West Coast Editor

Having closely collaborated with NeoGenesis Pharmaceuticals Inc. since 1999, Schering-Plough Corp. decided to make the relationship more like a marriage by acquiring most of the firm's assets for an undisclosed sum.

"It's a natural progression when things go that well," said Henry Skinner, president and CEO of Cambridge, Mass.-based NeoGenesis, calling the Schering-Plough relationship "our longest-standing" continuous partner. Another appealing aspect was "the human capital, which in our case is very high," he said.

The deal, subject to the usual conditions, is expected to close later this quarter, and Rosemarie Yancosek, director of global communications for Madison, N.J.-based Schering-Plough, said more details would be provided then.

Meanwhile, Schering-Plough is "making offers to the majority" of privately held NeoGenesis' 80 employees, and the firm will remain in Cambridge, Mass., after the buyout, Yancosek told BioWorld Today.

"It's important for us to have a presence in the Boston-Cambridge area due to the caliber of scientists there," she said.

Dealmaker NeoGenesis boasted last spring that its Automated Ligand Identification System (ALIS) platform and NeoMorph compound libraries had pushed it beyond a tools/platform company and into drug development. In March, the firm entered an agreement with London-based AstraZeneca plc to discover small molecules across various target areas. (See BioWorld Today, March 24, 2004.)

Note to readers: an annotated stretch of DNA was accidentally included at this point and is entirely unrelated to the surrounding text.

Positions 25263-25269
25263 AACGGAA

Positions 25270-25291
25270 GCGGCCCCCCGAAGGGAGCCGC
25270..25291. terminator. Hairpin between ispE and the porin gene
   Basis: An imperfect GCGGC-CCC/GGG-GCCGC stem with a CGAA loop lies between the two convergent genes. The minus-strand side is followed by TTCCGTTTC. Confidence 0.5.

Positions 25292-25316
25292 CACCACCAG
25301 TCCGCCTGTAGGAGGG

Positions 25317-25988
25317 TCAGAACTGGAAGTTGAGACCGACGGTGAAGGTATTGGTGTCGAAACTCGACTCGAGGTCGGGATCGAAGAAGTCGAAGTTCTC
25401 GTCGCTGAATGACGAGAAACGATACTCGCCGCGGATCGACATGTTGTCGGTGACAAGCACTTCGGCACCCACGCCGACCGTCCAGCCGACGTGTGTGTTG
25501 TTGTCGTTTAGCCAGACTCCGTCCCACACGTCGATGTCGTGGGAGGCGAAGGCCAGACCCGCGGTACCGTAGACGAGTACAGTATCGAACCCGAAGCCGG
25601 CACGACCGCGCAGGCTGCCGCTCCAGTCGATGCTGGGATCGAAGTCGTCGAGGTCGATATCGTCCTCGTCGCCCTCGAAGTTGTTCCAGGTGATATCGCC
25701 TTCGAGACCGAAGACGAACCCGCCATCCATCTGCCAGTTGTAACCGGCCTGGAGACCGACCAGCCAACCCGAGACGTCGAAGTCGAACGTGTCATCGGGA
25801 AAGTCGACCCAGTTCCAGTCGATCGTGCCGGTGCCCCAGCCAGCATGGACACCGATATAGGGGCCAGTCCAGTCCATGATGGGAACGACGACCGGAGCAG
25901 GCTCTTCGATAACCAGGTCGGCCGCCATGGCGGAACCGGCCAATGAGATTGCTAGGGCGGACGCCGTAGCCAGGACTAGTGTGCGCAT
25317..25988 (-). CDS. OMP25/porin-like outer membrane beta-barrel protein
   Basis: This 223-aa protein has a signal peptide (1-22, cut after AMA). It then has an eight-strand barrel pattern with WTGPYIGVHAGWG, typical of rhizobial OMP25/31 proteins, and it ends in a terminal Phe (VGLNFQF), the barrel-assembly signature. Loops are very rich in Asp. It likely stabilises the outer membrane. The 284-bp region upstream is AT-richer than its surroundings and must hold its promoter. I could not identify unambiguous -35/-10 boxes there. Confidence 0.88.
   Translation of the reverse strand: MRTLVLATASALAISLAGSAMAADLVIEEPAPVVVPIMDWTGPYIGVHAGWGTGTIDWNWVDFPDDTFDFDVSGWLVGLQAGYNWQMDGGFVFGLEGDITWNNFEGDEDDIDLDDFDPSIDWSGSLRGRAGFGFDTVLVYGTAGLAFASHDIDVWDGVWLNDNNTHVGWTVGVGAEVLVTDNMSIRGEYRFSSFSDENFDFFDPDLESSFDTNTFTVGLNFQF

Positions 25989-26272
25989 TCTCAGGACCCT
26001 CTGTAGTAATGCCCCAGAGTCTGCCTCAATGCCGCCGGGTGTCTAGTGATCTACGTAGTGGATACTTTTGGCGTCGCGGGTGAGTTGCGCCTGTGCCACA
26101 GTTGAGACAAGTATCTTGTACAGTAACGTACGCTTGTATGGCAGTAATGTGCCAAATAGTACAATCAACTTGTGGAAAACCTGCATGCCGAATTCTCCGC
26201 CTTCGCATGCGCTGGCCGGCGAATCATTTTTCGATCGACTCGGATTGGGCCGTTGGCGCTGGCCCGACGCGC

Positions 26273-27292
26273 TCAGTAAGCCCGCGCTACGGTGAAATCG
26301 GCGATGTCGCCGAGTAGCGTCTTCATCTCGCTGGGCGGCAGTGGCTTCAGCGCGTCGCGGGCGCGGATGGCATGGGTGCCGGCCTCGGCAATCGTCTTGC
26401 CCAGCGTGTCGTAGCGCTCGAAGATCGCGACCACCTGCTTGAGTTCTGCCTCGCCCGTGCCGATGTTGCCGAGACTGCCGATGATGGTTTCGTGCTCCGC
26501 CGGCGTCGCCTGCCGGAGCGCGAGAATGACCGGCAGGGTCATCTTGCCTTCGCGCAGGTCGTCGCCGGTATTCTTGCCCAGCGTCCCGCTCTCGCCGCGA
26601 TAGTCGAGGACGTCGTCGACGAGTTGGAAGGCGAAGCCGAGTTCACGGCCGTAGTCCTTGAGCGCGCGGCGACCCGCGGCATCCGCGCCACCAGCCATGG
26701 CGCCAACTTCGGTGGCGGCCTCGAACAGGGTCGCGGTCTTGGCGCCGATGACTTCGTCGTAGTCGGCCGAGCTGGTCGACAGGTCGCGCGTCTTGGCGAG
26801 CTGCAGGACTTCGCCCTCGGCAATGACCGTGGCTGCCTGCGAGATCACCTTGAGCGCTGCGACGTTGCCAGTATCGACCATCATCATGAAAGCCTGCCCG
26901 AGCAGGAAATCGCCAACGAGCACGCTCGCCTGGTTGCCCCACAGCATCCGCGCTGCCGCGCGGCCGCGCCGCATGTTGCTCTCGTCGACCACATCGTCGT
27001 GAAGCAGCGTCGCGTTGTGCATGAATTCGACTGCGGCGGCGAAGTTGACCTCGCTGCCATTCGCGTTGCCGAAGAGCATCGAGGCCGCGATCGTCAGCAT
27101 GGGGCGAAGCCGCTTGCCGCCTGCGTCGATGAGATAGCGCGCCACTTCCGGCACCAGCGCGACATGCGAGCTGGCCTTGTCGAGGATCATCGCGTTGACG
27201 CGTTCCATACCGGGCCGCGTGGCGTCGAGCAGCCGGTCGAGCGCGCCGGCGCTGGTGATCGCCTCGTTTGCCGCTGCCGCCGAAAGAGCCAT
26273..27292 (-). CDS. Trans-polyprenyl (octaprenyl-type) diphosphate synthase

In 2002, a multiyear collaboration with Peapack, N.J.-based Pharmacia Corp. (now part of Pfizer Inc., of New York) was established to discover and develop drugs that target undisclosed disorders. Another partnership was formed, this one with Aventis Pharma AG, of Frankfurt, Germany, for infectious diseases. (See BioWorld Today, Feb. 15, 2002, and Aug. 1, 2002.)

The ALIS workstations can screen 12 proteins per year against the company's library of small molecules at a clip of about 300,000 compounds per day, identifying drug candidates without needing to know protein function first, as well as finding small molecules that bind to both soluble and membrane proteins. The library is made up of more than 10 million molecules formulated in mixtures.

Others who've tapped privately held NeoGenesis since its inception in 1997 include Schering-Plough Corp., of Madison, N.J.; Merck & Co. Inc., of Whitehouse Station, N.J.; Tularik Inc., of South San Francisco; Biogen Idec Inc., also of Cambridge; Celltech Group plc, of Slough, UK; Oxford GlycoSciences plc (bought by Celltech), of Oxford, UK; and Immusol Inc., of San Diego.

"We've had a great deal of success with the platform model and we're proud of that," Skinner said, noting that "it's been a little while" since pharma used a buyout to acquire previously rented technology.

"I wouldn't be surprised if this is the beginning of a new wave," he told BioWorld Today.

In 2001, Schering-Plough agreed to a potential $25 million broadening of their deal for antivirals, giving NeoGenesis a $5 million equity investment plus research and development funding of about $4 million per year for up to five years. (See BioWorld Today, Aug. 7, 2001.)

At the time, NeoGenesis expressed confidence that the deal would be renewed after five years.

"We didn't get to the point where they had to make that decision, obviously," Skinner said.

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